Insurance carriers of all sizes struggle to walk the compliance tightrope:
- Compliance isn’t optional, but to do it right you need significant dedicated resources on staff – whether that’s headcount, staff time, or technological systems.
- To do it quickly is nearly impossible.
- To do it at scale without an exponential increase in your compliance staff (and payroll costs) is challenging.
The costs may come in the form of additional people dedicated solely to compliance at larger organizations, inefficiencies and wasted manual effort on an already-overworked staff at smaller organizations, and the cost of maintaining and working with legacy systems that aren’t pulling their weight across the board.
As the economy faces high inflation and a potential recession, insurers have to look at places to cut costs as much as any other business.
You want to stay on the right side of all applicable laws and regulations, but you can’t just remove compliance from your operations or cut back on it as a function. So the question becomes, how do you do more with less? The answer is to automate compliance in such a way that your in-house experts are freed up to do meaningful work they want to be doing while the nitty-gritty tasks of keeping up with ever-changing regulations are baked into your workflows.
Why is insurance carrier compliance expensive?
Insurance carriers face a large compliance burden. Just as few examples:
- Every downstream agency and individual producer or agent has to be properly licensed in their resident state, and any other state in which they sell, for each line of business – and states differ in whether they require licensure at the agency level, the agent level, or both.
- Every downstream agency and individual producer or agent has to be appointed with your carrier to sell each product they sell.
- Licenses and appointments have to be valid not just at the time a producer makes a sale, but at other points in the process, such as when you pay out commissions.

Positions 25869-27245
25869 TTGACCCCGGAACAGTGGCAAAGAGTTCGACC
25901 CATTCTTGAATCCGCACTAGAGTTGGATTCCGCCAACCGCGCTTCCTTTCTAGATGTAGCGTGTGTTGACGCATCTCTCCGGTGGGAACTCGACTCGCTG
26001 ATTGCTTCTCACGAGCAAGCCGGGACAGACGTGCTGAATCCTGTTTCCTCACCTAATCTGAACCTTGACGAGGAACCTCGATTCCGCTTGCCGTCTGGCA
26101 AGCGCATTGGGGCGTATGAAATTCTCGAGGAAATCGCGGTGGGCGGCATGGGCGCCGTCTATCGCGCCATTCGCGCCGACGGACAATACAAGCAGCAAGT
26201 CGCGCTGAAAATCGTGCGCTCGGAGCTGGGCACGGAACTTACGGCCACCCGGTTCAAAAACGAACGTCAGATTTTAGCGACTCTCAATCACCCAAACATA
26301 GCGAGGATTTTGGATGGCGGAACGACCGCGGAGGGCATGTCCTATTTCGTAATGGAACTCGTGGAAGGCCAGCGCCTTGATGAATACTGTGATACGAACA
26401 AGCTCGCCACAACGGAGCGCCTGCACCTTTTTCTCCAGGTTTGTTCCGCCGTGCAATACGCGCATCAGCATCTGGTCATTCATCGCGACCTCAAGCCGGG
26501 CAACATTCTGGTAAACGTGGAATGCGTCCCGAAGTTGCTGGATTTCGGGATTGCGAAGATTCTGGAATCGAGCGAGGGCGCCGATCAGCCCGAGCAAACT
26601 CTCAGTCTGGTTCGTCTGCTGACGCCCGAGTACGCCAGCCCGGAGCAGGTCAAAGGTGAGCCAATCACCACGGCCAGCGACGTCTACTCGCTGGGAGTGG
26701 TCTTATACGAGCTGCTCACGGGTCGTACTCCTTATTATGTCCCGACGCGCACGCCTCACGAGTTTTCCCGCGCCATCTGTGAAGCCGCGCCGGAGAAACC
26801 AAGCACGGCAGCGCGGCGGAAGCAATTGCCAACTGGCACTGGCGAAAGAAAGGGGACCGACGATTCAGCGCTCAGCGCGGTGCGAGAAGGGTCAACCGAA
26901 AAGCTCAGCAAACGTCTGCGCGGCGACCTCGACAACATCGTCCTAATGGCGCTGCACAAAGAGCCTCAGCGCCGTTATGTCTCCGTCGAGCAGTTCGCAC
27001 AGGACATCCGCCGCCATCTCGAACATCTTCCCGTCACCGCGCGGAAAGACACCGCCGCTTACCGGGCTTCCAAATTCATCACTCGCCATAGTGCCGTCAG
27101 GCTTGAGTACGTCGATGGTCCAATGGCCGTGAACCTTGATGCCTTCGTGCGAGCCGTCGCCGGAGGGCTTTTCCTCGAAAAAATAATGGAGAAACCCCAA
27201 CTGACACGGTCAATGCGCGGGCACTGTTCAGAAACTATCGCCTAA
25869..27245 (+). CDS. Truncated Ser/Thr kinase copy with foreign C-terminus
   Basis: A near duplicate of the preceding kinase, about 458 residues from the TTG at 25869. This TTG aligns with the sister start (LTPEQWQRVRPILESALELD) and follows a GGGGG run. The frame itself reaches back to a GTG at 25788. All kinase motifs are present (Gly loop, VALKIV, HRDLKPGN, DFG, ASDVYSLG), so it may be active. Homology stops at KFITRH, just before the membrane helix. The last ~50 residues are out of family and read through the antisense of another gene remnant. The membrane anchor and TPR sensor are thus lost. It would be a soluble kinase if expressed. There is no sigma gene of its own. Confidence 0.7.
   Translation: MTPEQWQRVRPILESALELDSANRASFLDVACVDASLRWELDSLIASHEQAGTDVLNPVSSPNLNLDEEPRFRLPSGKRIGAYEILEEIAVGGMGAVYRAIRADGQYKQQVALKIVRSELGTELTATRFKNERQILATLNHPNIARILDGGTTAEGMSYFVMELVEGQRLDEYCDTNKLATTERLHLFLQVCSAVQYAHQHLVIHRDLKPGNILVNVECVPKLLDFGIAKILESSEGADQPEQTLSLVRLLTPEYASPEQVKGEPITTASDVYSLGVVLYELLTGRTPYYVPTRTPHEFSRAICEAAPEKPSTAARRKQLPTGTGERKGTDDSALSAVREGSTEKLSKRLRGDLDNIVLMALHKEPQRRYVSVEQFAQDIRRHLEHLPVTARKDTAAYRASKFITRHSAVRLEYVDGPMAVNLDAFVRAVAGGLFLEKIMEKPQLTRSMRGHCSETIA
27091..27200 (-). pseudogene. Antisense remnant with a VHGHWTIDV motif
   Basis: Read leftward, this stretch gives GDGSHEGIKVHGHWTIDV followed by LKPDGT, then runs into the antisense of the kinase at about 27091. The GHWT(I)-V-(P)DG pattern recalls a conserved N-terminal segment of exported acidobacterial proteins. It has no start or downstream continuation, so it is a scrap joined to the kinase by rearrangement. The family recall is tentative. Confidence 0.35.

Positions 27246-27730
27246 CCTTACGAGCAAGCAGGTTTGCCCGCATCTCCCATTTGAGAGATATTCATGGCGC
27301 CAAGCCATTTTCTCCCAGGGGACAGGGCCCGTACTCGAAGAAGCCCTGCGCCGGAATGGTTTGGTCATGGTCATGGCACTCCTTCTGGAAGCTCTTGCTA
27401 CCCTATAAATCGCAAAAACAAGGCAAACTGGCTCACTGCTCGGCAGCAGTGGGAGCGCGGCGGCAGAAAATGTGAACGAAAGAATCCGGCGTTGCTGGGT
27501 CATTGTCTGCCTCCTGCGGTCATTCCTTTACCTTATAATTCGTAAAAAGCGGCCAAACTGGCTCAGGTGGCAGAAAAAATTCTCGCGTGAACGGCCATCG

To track each of these points – and more – for every distribution channel partner (agencies, MGAs, individual producers, etc.) is a time-consuming and manual process. Many carriers are still relying on their compliance team to aggregate spreadsheets, static PDF documents, and various state websites to monitor compliance. When you multiply this complexity by the number of agencies or other intermediaries you work with, and the number of individual producers selling your products, there’s nothing quick, easy, or low-cost about it!
Someone at your company has to understand the nuances of insurance regulations across states and lines of authority, then keep up with ever-changing regulatory requirements. This role requires significant tenure and expertise within your team and has typically meant insurance carriers need dedicated, specialized staff for this purpose.
Finding and keeping dedicated compliance staff becomes a challenge in an industry already facing a talent shortage and a mass retirement wave. Attracting and retaining people whose main purpose is to cross reference spreadsheets, PDFs, and state departments of insurance websites is a losing proposition in 2023.
Even if finding people to do the job isn’t your issue, if you’ve got people doing the labor-intensive work of manually tracking producer compliance, that’s headcount on your payroll who aren’t generating revenue. They’re not even doing revenue-supporting work like customer service.
The work they do is extremely important and legally required. But they’re spending entirely too much time on compliance monitoring, compliance management, and license verification – all of which could be automated with better results for everyone.
How much is manual compliance management costing you?
Probably more than you realize. You have to consider costs both in terms of dollars and cents, and in other less tangible ways, like wasted time, regulatory risks, and staff attrition.
The cost of wasted human time and effort
How many humans does your insurance company need to manage your producer licensing and compliance? For each of those administrative employees, you’ve got to pay for salary, benefits, taxes, (potentially) office space, equipment, and many other hard costs.
If it’s not entire positions dedicated to manually managing compliance, you might have members of your legal, compliance, operations, or other teams who could be doing more valuable work if they weren’t spending a significant portion of their time on compliance-related tasks. Regardless of whether it’s entire roles dedicated to something they don’t have to be, or people spending what should be valuable revenue-generating time on administrative tasks, wasted human effort is a huge compliance cost.
And for all that cost, what you get in return are people doing things that could be automated and done in way less time. Think about what those people could be doing with that time, or possibly their entire role, to serve customers, build customer relationships, expand your services into new markets, and much more. If only they weren’t dedicated full time to manually tracking producer compliance.
The cost of recruiting and retaining employees